- Category : 1879-births
- Type : GE
- Profile : 2/4 - Hermit / Opportunist
- Definition : Single
- Incarnation Cross : RAX Eden 1
German social reformer who joined the Social Democratic Party (SPD) in 1908, more than ten years before women acquired the right to vote, and pursued a career that included politics, becoming, in 1919, the first female Reichstag member to address a German parliament.
Marie was the daughter of a carpenter and his wife. Her childhood was marked by rural poverty, and she was obliged to leave school when aged 14. After finishing at the local school in Landsberg an der Warthe, Juchacz, whose beliefs were Protestant, began work in 1893, first as a maid, and then, briefly, in a factory that made curtains and fishing nets. From 1896 to 1898 she worked as a nurse in the local psychiatric institution.
She later completed an apprenticeship as a dressmaker, and took a job with a tailor called Bernhard Juchacz whom, in 1903, she married. Their daughter Lotte was born in the same year. Their second child, Paul, was born in 1905, but the marriage ended in divorce in 1906 and Marie Juchacz moved to Berlin, accompanied by her two children, her younger sister, Elisabeth Kirschmann-Röhl (1888–1930) and Elisabeth's children. The sisters set up house together in Berlin with their children, forming out of necessity what was seen as an unconventional family unit. Marie worked at dressmaking until 1913.
Marie Juchacz joined the SPD in 1908. As an active party member Juchacz quickly became a popular speaker at political meetings. In 1913 she was appointed to a paid position by the party as the Cologne women's secretary in what was then the Upper Rhine province. Her children remained in Berlin, looked after by her sister.
In November 1914 she gave a series of presentations to the "National Women's Association" (Nationale Frauengemeinschaft) entitled, "The Social obligations of Women in Wartime". During the First World War, Marie Juchacz worked, together with Anna Maria Schulte, Else Meerfeld and her sister Elisabeth Röhl, organising the "Home Work Centre" (Heimarbeitszentrale). This involved setting up sewing centres to give women the opportunity to work from home, along with other support for war widows and orphans.
In 1917 she returned to Berlin when she accepted an invitation to become the Women's Secretary in the Party's national leadership in succession to Luise Zietz. In the same year Juchacz was elected to the SPD's national executive committee. She also, in 1917, took over from Clara Zetkin the editorship of the women's newspaper "Die Gleichheit" ("Equality").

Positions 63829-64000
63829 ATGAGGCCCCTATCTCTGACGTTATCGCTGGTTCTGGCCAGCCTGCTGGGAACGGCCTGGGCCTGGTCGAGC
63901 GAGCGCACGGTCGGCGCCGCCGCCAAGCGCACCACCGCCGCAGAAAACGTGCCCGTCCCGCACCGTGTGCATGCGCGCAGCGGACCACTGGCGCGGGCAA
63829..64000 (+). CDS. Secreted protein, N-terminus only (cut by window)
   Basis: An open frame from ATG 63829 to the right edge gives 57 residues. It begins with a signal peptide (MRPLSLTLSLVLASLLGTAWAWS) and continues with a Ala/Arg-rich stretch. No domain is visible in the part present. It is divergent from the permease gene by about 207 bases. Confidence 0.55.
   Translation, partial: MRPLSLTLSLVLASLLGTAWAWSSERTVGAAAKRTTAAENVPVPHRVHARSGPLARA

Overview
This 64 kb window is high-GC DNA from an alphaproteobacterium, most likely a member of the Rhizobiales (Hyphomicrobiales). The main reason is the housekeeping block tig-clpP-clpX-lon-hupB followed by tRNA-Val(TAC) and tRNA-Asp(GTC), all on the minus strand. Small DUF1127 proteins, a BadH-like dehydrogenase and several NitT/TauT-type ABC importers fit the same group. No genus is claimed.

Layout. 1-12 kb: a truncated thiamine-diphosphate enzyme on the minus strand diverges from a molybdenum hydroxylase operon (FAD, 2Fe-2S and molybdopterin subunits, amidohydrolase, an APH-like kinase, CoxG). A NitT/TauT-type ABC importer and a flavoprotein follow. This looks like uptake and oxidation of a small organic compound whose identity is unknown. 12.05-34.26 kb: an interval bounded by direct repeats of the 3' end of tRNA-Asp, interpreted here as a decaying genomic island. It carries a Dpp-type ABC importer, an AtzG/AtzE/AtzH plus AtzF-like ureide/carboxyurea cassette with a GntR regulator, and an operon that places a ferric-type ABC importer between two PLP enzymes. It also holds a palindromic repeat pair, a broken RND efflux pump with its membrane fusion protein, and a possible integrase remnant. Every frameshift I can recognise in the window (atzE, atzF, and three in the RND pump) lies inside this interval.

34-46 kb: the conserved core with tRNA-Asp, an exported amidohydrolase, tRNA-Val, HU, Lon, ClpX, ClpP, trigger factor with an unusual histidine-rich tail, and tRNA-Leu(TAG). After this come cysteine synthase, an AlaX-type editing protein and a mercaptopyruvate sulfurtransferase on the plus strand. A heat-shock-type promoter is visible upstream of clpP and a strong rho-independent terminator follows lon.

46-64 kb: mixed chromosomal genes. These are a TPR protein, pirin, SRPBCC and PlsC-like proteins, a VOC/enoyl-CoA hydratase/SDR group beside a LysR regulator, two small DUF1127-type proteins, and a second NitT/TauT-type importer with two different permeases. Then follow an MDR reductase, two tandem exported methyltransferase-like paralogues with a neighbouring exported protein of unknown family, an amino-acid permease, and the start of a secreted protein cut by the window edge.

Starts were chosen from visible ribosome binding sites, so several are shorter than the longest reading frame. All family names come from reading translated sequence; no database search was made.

On 6 February 1919 Marie Juchacz and her sister were two of the 37 women elected to the Weimar National Assembly (which in June 1920 was superseded by the national Reichstag, to which Juchacz was also elected). On 19 February, exactly a month after the first national election in which women had been permitted to vote, Marie became the first woman to make a speech before that body, or indeed any German parliament.
Having made her mark with her first speech to the National Assembly, Juchacz's powerful oratory was again on display with her final contribution, in the turbulent Reichstag debate that followed the Presidential Election in April 1932. She was, again, the only woman to speak in the debate, and she was uncompromising in her attack on the Nazi Party.
Building on ideas of combining self-help with welfare provision that she had developed while organising wartime support organisations, on 13 December 1919 Marie Juchacz founded the Workers' Welfare Committee (AWO) committee.
On 30 January 1933 Adolf Hitler was appointed Reichs Chancellor. The AWO continued to function for a few more months, but after the Reichstag fire at the end of February and the Reichstag election of 5 March 1933, political parties found themselves banned, with the SPD, second only to the Nazi party in the March elections, prominent in the firing line. SPD members were killed or arrested while others lost their jobs. The AWO, like other organisations that had opposed the Nazi tide, disintegrated. The SPD leadership fled to Prague while Juchacz, now aged 54, and together with her sister's widower, Emil Kirschmann, whom she had now married, fled to Saarbrücken, which at this stage was still under French military control. In Saarbrücken she continued to campaign against National Socialism, and also set up a lunch centre to provide some contact for refugees from Germany who suddenly found themselves stateless.
In 1941 she fled again, on an emergency visa, to New York City, via Martinique. In New York she was reunited with her sister's widower, Emil Kirschmann. She learned English and, in 1945, directly following the end of World War II, established a New York-based equivalent of the AWO with its focus on support for victims of Naziism, sending parcels of food and other essentials to a destroyed Germany. In 1949, Juchacz returned to Germany from exile in the United States and was made the AWO's honorary chairwoman.
She died on 28 January 1956, aged 76, in Düsseldorf, West Germany.